Data storage in the cloud – is South African business ready?

February 3rd, 2015, Published in Articles: EE Publishers, Articles: EngineerIT

 

Are businesses in South Africa ready for storing their data in the cloud?   It is actually a redundant question, as in several recent security surveys respondents were asked if they would share sensitive company information in dropbox. The overwhelming response was yes!   While that indicates that the use of storage in the cloud is more pervasive than what is generally thought, it raises a number of other questions.

Warren Olivier, regional manager Africa South, VVeeam

Warren Olivier, regional manager Africa South, Veeam.

One gets the idea that people do not perceive that using dropbox or  other similar services is  not storing data in the cloud, which in fact it actually is. The second question it raises is security. Do companies believe that using dropbox is suitable for secure storage? Ok, dropbox is just used to share large files that cannot be sent via email with another person, perhaps a colleague working from home, so the storage is for just may be a day or two. But a lot can happen in two days.

South Africa has taken to the cloud. The hype is over and companies are taking cloud on board. According to IDC South Africa’s cloud-ased and hosted services are showing excellent growth. It was valued by the end of 2014 at $230-million.

In some instance companies are still playing it safe and adopt the hybrid cloud format. Keeping financial and business data in a private cloud and for internet and less sensitive information opt for the public cloud. Storing data may follow a similar pattern although with the secure and vendor neutral data centres many private clouds are outsourced.

According to Warren Olivier of Veeam, it is no surprise, storage in the cloud is a low cost solution that does not require high capital outlay and is low in operational cost. It is however important before signing a contract to buy storage in the cloud to discuss what your company requires from the cloud provider and how the provider will deliver on the requirements.  For example the method of encryption is important.  There are basically three conditions that should be looked at, encryption at source, during transport and at the storage point, according to Olivier.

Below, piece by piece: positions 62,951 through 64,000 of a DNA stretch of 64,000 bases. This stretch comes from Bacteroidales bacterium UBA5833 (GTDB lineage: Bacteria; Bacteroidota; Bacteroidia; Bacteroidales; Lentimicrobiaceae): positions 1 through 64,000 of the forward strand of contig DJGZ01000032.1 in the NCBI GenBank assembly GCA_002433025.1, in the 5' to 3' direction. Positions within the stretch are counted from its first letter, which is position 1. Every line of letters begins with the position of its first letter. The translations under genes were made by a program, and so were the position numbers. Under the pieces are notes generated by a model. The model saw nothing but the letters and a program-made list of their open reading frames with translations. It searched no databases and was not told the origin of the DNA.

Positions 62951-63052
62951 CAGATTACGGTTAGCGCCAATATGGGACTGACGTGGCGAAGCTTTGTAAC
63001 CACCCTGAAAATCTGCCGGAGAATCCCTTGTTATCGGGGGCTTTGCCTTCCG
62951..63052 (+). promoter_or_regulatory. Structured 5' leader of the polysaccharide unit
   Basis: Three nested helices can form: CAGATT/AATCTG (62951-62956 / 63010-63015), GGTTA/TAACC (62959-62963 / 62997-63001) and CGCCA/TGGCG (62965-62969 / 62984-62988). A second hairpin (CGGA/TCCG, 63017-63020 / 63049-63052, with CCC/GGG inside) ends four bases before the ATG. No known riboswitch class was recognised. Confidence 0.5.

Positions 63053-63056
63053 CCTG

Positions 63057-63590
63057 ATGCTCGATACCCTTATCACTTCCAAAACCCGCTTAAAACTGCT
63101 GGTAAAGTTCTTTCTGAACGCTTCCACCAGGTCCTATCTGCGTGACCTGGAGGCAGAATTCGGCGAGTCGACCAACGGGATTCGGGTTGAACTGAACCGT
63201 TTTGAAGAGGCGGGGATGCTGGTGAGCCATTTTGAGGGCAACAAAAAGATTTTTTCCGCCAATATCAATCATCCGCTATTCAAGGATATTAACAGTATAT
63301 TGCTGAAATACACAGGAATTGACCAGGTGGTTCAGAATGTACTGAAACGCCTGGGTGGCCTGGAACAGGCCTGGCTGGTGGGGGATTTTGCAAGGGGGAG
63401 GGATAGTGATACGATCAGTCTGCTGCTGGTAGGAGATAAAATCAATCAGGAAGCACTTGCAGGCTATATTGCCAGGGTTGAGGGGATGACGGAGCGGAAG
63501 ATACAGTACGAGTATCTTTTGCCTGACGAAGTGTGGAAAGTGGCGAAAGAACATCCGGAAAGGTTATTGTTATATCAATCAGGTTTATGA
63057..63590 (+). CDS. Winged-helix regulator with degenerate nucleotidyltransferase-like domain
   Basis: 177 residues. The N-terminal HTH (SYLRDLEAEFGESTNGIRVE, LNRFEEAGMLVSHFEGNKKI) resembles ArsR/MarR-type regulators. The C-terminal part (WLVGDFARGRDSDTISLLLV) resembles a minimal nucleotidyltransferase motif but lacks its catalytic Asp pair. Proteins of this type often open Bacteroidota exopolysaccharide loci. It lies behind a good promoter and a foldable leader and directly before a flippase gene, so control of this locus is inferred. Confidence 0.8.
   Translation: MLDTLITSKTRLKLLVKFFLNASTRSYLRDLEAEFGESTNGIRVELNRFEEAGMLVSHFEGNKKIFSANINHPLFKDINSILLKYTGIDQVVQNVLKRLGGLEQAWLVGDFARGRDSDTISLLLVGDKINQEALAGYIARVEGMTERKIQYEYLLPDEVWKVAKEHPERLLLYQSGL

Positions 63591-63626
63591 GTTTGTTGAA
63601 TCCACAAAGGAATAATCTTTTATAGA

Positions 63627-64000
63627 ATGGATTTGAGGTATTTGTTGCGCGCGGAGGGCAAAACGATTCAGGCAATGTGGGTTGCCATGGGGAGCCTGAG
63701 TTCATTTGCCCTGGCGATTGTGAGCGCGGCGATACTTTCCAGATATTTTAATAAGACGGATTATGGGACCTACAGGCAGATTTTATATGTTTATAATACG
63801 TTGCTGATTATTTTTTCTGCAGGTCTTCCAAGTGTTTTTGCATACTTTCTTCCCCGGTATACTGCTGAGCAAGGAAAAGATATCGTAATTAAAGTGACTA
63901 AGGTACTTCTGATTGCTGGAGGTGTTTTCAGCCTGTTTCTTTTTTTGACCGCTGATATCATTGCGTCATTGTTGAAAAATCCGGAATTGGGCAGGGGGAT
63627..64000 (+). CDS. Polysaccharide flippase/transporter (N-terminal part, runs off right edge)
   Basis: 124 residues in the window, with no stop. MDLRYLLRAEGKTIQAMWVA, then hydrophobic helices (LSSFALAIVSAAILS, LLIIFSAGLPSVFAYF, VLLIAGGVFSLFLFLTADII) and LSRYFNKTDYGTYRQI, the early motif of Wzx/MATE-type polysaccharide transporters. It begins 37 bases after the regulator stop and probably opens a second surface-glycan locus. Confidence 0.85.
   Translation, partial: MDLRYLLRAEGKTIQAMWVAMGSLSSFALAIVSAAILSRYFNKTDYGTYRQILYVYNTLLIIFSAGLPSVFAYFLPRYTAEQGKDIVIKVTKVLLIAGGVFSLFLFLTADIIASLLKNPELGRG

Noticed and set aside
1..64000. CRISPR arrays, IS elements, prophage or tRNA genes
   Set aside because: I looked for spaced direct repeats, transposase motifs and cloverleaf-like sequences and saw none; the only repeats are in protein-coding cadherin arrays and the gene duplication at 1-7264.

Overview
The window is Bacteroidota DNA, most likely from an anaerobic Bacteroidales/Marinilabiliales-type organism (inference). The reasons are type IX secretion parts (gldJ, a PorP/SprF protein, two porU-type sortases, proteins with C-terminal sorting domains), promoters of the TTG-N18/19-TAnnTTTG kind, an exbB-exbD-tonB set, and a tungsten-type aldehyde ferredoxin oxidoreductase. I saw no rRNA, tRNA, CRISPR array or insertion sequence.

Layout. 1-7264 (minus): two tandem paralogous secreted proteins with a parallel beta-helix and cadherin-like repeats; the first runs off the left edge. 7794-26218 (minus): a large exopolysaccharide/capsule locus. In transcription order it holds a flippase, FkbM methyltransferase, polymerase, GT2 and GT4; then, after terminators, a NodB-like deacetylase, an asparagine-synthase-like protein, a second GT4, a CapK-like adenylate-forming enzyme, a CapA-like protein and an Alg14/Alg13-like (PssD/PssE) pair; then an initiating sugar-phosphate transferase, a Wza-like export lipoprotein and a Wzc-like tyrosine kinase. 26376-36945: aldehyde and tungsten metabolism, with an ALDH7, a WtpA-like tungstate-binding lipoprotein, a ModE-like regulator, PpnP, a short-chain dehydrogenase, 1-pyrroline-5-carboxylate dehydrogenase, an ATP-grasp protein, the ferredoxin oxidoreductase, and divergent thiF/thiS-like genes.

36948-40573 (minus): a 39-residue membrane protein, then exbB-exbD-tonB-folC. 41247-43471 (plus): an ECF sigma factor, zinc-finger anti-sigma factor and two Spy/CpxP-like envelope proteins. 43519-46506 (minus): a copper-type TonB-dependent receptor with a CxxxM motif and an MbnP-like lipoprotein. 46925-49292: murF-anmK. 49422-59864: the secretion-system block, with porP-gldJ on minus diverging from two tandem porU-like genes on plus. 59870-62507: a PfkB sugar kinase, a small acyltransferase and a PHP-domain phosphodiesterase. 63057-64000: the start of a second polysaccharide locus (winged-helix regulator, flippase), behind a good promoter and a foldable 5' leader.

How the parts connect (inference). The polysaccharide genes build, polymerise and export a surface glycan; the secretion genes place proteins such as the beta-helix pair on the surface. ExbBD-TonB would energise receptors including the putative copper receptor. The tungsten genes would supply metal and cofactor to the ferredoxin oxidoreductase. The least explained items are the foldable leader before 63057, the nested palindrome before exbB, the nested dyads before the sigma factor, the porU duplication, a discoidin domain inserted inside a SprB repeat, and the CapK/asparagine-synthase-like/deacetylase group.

Willem Conradie,  Principal BI Consultant PBT Group

Willem Conradie, principal BI consultant PBT Group.

Willem Conradie of PBT agrees. He says that the method of billing should be agreed and the method of access.  “Is the excess to the cloud provider secure? What authentication is in place to ensure that only authorised persons can excess and work with the stored data?”

Another question, says Conradie, is how often will data be backed up and how easy will it be to retrieve the back-up files should the main server fail or fall over?  Is the data stored locally in case the to-be-published regulations of the POPI Act require that personal data is only stored locally? It is important to get these issues agreed before signing a contract, according to Conradie. “You also want to make sure that the data remains your property and is not deleted after the contact period.”

Both Conradie and Olivier agree that security always remains a concern. It is generally agreed that established cloud providers are able to invest more into security that the average enterprise. They can have dedicated staff and keep ahead of the hacklers and other “organised outfits” that specialise in stealing data or hacking systems.  But this does not relieve the cloud providers’ clients of their responsibility. They need to make sure that encryption is carried out at source, something that is often neglected.

Many cloud providers will assist their customers to get everything a place to make sure the BYOD and other devices connected to a network have the required protection and encryption  facilities..

There is no doubt, and both Conradie and Olivier agree, that working in the cloud reduces cost, increases productivity and reduces the time to market for new products and services. Storage can be scaled as required without increasing capex while opex in cloud services is considerably lower than for in house systems. When it comes to services like dropbox make sure you encrypt your files.  The providers do their upmost to keep your files safe, but the ultimate responsibility remains yours.

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